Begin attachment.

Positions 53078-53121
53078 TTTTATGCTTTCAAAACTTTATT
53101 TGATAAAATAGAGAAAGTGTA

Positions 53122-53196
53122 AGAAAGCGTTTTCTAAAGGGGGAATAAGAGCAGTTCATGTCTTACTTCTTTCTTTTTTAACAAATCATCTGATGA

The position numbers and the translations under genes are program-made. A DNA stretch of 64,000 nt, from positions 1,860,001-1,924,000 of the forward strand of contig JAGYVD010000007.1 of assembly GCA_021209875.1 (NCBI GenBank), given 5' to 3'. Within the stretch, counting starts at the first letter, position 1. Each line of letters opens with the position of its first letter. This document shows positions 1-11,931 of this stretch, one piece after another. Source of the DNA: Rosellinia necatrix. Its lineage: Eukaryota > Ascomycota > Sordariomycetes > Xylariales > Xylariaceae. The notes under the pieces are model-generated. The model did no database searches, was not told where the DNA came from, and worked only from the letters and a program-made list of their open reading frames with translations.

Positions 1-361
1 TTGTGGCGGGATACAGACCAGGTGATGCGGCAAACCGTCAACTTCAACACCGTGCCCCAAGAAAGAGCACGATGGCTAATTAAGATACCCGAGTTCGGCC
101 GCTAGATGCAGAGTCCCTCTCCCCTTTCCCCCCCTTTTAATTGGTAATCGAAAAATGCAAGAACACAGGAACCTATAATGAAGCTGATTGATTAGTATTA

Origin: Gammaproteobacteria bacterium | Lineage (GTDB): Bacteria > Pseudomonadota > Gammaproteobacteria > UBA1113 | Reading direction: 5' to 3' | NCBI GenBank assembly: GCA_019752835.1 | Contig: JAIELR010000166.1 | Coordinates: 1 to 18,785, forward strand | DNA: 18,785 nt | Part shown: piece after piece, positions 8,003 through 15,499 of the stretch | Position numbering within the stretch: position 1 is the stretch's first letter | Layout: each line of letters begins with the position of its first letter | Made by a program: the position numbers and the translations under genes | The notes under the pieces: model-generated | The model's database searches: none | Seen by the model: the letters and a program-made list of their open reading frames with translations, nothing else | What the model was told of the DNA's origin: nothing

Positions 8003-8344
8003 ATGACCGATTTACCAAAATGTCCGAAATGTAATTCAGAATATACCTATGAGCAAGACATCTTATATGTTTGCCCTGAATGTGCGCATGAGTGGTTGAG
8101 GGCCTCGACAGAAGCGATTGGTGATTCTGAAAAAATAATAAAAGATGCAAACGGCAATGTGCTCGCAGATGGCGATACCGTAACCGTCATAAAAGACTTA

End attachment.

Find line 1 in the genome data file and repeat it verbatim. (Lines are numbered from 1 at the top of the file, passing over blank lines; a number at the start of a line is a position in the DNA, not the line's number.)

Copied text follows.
Positions 53078-53121